Nov 22, 2010 (LBO) – Sri Lanka has cut a series of taxes on banks in a bid to increase banking activities, but raised a tax on stock trading, President Mahinda Rajapaksa said presenting the budget for 2011 in parliament. A debit tax on withdrawals from banks would be lifted and a so-called financial value added tax would be cut from 20 to 12 percent, Rajapaksa said.
Income tax on banks would be cut to 28 from 35 percent.
But the firms will have to put in the equivalent of 8.0 percent of financial value added tax to a an investment account with Sri Lanka’s central bank for three years.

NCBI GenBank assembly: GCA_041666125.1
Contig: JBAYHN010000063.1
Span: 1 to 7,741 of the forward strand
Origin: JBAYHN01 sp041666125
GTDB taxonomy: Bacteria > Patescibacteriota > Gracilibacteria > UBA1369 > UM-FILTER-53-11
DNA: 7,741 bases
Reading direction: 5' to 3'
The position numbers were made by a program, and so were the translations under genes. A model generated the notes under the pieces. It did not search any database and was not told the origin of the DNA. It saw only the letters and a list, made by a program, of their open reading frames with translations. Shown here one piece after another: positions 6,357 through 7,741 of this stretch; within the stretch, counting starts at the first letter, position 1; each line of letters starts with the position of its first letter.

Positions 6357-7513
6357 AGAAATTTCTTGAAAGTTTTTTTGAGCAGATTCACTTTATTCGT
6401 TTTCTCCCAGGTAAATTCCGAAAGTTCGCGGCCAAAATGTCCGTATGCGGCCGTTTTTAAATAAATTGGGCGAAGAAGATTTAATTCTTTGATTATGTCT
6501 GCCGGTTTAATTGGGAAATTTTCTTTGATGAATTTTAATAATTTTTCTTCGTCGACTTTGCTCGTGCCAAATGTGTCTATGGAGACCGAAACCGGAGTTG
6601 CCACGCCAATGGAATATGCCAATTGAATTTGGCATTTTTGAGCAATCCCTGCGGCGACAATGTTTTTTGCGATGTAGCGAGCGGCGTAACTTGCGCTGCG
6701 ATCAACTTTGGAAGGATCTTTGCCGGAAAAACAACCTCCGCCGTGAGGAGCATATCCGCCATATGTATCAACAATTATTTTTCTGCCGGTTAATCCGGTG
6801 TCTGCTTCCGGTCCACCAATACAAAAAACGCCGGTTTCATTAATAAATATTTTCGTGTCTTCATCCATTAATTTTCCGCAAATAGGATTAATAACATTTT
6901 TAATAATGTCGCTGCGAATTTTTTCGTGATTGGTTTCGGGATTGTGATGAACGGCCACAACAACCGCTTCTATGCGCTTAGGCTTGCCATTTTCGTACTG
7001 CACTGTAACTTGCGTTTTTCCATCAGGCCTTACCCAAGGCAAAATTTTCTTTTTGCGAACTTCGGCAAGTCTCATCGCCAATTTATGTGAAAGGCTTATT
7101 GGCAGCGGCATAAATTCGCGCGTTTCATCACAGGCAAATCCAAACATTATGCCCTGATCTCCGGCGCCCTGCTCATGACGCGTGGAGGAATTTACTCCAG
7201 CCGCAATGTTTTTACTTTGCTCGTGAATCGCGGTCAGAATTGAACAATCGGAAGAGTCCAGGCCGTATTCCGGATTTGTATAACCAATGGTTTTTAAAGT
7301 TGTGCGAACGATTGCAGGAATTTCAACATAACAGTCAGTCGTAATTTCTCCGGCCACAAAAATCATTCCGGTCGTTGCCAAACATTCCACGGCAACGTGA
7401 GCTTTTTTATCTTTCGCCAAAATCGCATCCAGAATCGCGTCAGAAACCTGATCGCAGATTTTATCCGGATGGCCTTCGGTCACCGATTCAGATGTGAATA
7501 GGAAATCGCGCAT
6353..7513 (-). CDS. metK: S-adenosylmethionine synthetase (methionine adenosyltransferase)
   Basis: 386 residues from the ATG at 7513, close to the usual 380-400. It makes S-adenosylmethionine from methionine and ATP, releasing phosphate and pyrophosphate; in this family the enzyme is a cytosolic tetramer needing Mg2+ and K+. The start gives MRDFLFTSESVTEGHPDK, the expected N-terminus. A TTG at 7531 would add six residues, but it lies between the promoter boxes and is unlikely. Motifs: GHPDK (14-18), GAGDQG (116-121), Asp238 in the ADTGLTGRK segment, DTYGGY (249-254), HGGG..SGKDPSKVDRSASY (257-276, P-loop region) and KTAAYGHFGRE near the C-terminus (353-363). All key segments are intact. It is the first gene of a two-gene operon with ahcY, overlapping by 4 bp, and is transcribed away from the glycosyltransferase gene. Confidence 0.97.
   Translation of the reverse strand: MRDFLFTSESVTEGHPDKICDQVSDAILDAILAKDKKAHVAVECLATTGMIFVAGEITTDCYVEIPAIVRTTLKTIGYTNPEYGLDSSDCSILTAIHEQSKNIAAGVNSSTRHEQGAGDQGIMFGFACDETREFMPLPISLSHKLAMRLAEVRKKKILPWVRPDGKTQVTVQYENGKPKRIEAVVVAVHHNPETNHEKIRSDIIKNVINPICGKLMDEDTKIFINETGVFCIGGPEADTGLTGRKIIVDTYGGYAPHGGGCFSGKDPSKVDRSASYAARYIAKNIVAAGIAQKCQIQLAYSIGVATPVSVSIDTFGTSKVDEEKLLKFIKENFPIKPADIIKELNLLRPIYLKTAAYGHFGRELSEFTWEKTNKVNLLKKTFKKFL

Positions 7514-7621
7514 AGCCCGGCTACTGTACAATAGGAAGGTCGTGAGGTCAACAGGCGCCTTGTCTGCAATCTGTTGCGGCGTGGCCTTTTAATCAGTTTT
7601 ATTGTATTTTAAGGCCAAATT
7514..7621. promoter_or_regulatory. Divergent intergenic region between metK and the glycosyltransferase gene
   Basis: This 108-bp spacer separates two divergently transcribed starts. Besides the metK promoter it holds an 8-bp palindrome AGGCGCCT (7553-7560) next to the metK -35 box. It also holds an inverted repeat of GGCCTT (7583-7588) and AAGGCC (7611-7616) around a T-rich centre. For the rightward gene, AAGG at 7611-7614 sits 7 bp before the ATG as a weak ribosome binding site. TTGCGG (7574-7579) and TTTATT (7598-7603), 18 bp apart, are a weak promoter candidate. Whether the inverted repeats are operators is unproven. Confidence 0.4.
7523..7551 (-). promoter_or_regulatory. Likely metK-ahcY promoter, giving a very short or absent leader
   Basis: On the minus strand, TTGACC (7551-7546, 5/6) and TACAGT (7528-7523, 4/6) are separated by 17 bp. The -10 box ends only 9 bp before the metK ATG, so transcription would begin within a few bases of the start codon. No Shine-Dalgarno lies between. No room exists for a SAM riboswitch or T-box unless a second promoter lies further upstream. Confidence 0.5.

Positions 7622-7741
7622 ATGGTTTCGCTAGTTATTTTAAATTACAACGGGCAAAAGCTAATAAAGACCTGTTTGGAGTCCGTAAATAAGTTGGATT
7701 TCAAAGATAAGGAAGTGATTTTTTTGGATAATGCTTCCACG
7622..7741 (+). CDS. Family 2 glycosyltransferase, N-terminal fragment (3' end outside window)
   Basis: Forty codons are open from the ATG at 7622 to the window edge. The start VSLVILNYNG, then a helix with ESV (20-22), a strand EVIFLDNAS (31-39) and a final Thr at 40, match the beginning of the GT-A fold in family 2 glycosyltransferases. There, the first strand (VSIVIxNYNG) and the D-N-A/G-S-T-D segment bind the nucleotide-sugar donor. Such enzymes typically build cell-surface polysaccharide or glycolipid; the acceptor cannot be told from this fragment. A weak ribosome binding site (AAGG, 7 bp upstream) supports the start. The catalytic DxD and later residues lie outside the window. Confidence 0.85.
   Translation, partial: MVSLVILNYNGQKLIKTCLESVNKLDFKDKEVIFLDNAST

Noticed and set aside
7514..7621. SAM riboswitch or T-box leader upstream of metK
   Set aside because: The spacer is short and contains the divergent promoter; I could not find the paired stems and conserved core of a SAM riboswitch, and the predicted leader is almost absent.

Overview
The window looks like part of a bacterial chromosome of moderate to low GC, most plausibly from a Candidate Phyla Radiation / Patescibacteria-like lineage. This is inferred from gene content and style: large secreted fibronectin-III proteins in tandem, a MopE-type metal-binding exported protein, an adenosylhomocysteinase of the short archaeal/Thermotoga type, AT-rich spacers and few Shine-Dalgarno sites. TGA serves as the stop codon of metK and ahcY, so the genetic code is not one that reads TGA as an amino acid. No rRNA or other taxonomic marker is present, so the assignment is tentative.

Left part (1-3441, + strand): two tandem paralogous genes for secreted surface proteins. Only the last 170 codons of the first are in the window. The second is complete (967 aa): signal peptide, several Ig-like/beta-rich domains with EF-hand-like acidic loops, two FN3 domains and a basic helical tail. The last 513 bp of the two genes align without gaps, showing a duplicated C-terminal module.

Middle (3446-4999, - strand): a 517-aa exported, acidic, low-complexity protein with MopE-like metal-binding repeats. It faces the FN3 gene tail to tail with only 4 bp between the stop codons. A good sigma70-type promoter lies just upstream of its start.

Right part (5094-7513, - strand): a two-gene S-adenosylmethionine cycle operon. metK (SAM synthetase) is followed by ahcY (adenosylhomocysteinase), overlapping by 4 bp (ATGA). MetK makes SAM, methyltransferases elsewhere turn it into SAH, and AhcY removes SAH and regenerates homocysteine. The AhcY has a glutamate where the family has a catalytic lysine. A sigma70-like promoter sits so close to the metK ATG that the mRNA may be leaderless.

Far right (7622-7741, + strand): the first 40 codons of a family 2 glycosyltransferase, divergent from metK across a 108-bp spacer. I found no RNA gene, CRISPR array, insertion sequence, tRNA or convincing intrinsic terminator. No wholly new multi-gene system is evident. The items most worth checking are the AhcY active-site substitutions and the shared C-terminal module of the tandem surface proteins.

The money has to be used by the banks to give to “grant long term loans at a lower rate of interest” the budget speech said. The interest from such loans are to be free of income tax.
Rajapaksa said a 0.2 percent tax on stock trading will be raised to 0.3 percent because there were no capital gains taxes.
Withholding tax on earnings of mutual funds would be the same as Treasury bills, he said. Interest on T-bills are now at 10 percent.
Unit trusts would be freed from economic service charges and foreigners would be allowed to buy them.
Income earned by unit trusts from listed stocks and bonds would be